ROAST NEW CORN ON THE COB FOR (OUTDOOR) POWWOW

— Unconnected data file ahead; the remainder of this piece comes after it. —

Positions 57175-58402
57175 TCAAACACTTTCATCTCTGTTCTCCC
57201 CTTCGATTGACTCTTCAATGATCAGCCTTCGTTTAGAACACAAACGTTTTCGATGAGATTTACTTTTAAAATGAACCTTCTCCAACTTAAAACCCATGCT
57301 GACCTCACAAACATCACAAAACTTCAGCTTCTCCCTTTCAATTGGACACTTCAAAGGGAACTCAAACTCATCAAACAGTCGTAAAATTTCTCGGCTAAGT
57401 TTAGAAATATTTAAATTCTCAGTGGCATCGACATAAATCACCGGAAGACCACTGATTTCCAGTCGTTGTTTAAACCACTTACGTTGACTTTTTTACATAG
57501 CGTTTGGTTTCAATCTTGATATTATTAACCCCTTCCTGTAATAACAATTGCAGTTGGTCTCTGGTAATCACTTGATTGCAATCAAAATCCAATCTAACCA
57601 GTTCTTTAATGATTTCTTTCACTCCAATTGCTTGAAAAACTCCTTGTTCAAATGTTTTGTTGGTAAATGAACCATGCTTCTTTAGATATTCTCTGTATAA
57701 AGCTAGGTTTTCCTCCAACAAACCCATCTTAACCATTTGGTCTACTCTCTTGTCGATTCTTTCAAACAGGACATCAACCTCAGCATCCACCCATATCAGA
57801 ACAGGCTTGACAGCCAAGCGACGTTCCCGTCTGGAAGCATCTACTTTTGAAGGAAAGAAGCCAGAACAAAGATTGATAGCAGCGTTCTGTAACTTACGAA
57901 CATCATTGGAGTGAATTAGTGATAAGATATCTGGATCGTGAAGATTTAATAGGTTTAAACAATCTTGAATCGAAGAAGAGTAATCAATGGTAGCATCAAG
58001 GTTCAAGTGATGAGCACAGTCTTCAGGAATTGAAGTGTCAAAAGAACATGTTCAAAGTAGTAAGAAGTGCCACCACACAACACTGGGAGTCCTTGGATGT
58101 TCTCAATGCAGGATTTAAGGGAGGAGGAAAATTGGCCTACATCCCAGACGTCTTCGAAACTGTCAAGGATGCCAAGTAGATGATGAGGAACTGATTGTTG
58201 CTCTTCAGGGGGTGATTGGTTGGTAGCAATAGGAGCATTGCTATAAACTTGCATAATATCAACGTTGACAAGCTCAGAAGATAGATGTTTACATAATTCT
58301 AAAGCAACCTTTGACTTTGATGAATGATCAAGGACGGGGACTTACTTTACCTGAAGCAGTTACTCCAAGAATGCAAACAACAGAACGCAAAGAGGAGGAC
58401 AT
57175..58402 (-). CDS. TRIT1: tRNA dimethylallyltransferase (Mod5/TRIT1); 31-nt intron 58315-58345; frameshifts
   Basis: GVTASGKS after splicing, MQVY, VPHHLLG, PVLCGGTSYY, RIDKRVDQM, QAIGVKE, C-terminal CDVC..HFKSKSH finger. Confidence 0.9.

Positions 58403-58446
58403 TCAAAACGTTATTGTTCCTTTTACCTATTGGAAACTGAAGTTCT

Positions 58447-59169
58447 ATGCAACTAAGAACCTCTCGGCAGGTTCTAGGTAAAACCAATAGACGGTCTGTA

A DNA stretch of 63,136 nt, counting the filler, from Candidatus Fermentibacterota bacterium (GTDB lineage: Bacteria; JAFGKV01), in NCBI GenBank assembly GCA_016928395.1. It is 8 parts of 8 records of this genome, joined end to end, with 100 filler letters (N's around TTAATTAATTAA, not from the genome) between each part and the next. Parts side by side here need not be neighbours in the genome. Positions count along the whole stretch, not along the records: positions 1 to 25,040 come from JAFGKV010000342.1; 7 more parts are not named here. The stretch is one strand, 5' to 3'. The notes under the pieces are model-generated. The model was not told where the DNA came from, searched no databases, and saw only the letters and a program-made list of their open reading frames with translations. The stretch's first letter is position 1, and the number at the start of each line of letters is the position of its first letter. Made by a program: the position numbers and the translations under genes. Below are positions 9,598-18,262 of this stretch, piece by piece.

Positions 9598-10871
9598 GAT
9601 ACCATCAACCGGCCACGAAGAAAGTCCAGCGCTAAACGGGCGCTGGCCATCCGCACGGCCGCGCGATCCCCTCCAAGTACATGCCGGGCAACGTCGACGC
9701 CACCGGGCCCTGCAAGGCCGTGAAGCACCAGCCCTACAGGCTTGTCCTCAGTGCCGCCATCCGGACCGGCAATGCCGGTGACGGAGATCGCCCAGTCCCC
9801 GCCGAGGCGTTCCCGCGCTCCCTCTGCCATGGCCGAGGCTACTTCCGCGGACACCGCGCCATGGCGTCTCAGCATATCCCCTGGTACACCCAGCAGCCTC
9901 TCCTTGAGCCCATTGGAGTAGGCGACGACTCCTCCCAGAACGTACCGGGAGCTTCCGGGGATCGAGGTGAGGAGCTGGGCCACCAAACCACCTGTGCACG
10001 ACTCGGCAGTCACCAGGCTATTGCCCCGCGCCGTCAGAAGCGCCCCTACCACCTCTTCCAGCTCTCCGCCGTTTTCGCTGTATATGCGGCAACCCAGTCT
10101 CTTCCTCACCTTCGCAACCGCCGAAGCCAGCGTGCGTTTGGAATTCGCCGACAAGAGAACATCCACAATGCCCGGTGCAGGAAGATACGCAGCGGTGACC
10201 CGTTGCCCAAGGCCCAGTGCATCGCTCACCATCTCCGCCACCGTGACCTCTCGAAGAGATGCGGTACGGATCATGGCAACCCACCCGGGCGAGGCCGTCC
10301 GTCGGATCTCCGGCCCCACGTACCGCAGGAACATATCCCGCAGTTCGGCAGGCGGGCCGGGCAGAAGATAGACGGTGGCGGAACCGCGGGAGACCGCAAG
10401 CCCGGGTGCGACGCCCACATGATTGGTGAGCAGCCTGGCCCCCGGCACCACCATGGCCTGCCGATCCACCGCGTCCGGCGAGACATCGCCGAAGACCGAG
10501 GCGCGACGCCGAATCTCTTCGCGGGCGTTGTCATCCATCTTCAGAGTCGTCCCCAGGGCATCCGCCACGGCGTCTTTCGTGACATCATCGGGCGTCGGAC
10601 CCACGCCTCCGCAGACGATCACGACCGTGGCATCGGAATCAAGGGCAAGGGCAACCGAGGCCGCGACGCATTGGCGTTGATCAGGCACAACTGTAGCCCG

text file The key to this is fresh corn from the field just that morning trucked in to the powwow ground before noon. Cut it with an 8' stem attached to the cob. A big bed of coals with a grill over it that has removable pieces so you can keep adding wood or charcoals through the afternoon. Several big tin gallon cans to hold melted butter to dip the roasted ears in. LOTS of big plastic garbage bags for the discarded husks. Pull the husks down and strip off some silk and MAKE SURE YOU GET ANY WORMS. Pull the husks back up, put the ear on the grill. Turn it a couple times. Usually about 7 - 10 minutes it's done, but this varies with the type of corn (and freshness). Husks should blacken slightly at their edges, but not turn brown. Push done ears off direct heat. When serving: pull off husks (into garbage!) and dip ear into melted butter. Wrap paper towel around stem and hand to customer. Have several sprinkle-cans of salt on counter. Don't do this if you can't get long-stemmed fresh corn; it just doesn't work. EMAIL from a corn-on-cob expert: Yes it does work! We can only order loads of it from a farmer, not control its cut. Make sure your grill is very hot, so it roasts, not steams, the corn. Don't strip off the husks, to get the silk, they come off very easy when hot. Grill the corn about 7 minutes, so the edges of the husk blacken, then holding it with a dish towel, strip off the husks and silk and dip in butter. If worried about them seeing worms, turn your back to them. Oven roasted in husks: You can roast it anywhere from 9 to 45 minutes, a lot depends on the variety. The more sugar in the corn, the less roasting time. 45 minutes at 400 degrees turns the husks all brown and dry, just beginning to burn the edges. You might strip the husks, then grill it under the broiler till it turns reddish brown, this is really roasted corn for traditional recipes. It's not dried out. The kernels scrape off the cob really easily. Microwaving corn in the husk: Again, it depends on the variety, how much sugar is in it. Also microwaves are different. Usually 7 minutes on high is about right, then strip off the husks, using a dishtowel to protect from the heat. The silk will come off easily, too. Here's a recipe for 'brown corn'. Bake 6 ears in husks at 400 for 15 minutes. Fry a cup of sliced mushrooms with 3 cloves garlic chopped fine in olive oil.. Then shuck the cooled-off corn and brush it with olive oil. Broil it, turning a couple times about 10 minutes till it turns light brown, then cut off the kernels. Mix corn, mushrooms, and 3 tablespoons olive oil with 2 TBS chopped cilantro, 1 tsp marjoram, and some mild chile in adobo sauce chopped fine with sauce from the can -- not more than a couple tablespoons. How much sauce how much chile -- how hot do you like it? Squeeze in juice from 1/2 lime. Stir it all up. tossing to coat it all evenly like a salad.. Add about 1/2 tsp salt (taste). Serve either hot or at room temperature (room temperature: let sit for a couple hours is better) as a relish with chicken or meat. -- From A. Nonny Moose (by request) from WI